Kirby’s new ATBs provide efficient, reliable transport of coal to Florida

2 Duttinger1 Kirby

Kirby Corp. added to its fleet of articulated tug-barges (ATBs) last year when Signal International delivered the tugs    Jason E. Duttinger    and   Captain Donald Lowe Sr.  , coupled with the barges  Winna Wilson  and Margo Dale, respectivel  y, to the Houston-based company. These ATBs transport coal from Plaquem ines Parish in southeast Louisiana to Duke Energy’s Crystal River Complex on Florida’s west coast.

Bill Withers, senior vice president of sales at Kirby Ocean Transport, said the new ATBs give Kirby a more efficient and reliable means of serving its customers. “We’ve had a supply contract providing coal to power plants in Crystal River for many, many years,” he said from Houston. “Our equipment got old, and we replaced it with more modern and economical articulated barges. Thirty-four years ago, barges were towed. ATBs are efficient, new technology and they handle well in inclement weather.”

Kirby Ocean Transport is a division of Kirby Corp.

ATBs combine the economies of tugboats and barges with the speed and weather endurance of ships. Because their hinged connections let the tug pitch independently of the barge, ATBs handle much better in coastal waters than towed barge systems.

Ocean Tug & Barge Engineering (OT&BE), based in Milford, Mass., designed the two tugs and their matched barges, which measure more than 600 feet when connected. Kirby contracted with Signal, based in Mobile, Ala., for  Jason E. Duttinger  and Winna Wilson in April 2011. They were built in Signal’s yard in Orange, Texas, and were delivered in May 2013. In August 2011, Kirby exercised an option for the second ATB, which was delivered by Signal in August 2013. Kirby paid roughly $47 millio n for each of the two ATBs.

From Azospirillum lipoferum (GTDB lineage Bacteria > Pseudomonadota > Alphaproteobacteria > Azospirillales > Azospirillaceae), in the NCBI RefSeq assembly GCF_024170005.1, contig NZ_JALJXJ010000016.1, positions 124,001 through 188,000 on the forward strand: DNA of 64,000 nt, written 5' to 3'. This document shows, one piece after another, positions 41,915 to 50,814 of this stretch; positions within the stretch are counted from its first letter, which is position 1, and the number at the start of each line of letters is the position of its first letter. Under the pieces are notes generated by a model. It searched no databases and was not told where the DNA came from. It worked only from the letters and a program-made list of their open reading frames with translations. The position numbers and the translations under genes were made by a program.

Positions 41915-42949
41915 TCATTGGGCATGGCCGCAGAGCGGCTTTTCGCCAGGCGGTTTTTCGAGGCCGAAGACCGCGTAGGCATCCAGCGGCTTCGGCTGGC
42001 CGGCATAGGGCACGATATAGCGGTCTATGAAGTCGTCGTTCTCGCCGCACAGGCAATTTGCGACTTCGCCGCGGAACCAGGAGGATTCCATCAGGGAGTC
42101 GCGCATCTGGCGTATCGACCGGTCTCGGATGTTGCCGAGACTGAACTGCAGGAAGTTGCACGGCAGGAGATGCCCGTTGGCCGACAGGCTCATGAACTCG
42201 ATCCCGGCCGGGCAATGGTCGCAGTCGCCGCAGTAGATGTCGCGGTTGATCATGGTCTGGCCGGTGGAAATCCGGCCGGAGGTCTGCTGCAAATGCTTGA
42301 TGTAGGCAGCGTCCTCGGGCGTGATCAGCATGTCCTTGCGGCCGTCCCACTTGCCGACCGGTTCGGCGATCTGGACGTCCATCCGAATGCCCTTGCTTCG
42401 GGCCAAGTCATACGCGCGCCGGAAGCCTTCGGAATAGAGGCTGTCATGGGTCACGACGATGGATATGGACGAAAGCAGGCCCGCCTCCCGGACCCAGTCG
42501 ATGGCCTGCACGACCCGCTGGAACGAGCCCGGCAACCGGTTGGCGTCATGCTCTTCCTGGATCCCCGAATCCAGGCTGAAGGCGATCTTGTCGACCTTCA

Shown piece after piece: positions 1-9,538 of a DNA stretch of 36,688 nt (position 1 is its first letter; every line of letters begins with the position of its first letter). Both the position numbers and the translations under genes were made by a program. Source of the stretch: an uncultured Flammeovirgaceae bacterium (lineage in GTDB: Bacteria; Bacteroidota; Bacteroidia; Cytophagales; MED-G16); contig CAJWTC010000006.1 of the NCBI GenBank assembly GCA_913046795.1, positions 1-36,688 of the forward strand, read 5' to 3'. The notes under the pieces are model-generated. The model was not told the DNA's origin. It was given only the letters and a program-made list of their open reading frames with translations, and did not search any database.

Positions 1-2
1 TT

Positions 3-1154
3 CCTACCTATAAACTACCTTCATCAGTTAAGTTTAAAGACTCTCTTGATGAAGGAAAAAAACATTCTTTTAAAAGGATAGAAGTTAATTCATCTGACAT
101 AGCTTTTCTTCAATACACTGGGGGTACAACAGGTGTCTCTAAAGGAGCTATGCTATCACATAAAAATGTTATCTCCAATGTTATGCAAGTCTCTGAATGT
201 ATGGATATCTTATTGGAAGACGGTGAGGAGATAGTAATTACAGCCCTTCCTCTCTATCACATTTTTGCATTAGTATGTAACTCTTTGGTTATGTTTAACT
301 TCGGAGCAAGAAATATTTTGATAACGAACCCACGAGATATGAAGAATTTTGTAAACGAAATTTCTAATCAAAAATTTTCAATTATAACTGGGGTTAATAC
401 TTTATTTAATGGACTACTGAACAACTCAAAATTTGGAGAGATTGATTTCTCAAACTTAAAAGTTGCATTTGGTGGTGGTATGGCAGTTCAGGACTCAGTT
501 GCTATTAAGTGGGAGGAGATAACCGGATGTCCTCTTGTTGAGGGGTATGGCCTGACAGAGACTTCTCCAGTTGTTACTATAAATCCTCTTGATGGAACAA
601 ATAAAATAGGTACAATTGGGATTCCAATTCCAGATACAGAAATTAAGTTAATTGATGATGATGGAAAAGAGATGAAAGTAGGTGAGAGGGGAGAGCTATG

When  Jason E. Duttinger  and Winna Wilson were christened in New  Orleans on Oct. 30 of last year, they had already been in service for a while. Kirby’s ATBs make four to six round trips a month between Plaquemines Parish and Crystal River, Withers said. At the Louisiana coal terminal and the Florida delivery point, the unit can turn around in as little as a day. But in February, Withers said the ATBs had been making four round trips a month because of bottlenecks at Crystal River while new gantry cranes were installed.

Kirby Ocean Transport moves coal from Louisiana to the Crystal River utilities under a contract slated to expire in 2020. In addition to arrival by barge, coal also reaches Crystal River by rail, Withers said. The energy complex contains four coal-fired plants, along with a now permanently-closed nuclear facility. Plans were to shut down coal-fired Units 1 and 2, which were built in the 1960s, in 2016, but Duke Energy decided to run them until mid-2018. Meanwhile, Duke is considering replacing the Crystal River nuclear unit with a natural gas-fueled plant. Duke Energy is headquartered in Charlotte, N.C.

Winna Wilson.

Kirby Corp.

Kirby’s new ATBs have advantages over vessels the company used earlier to move coal. The tugs are powered by EMD 710 main engines, a newer, more efficient generation that replaced the EMD 645s.

Built by Electro-Motive Diesel, the EMD 710 is a relatively large, two-stroke diesel engine with a maximum speed of 900 rpm. The tugs’ twin EMD 12-710G7C-TC 3,000-hp engines turn 135-inch, three-bladed propellers through Reintjes WAF 3455 5.091:1 reduction gears and Nautican nozzles.

The tugs have EMI hydraulic steering systems. Palfinger 12,125-pound capacity cranes are installed on their decks.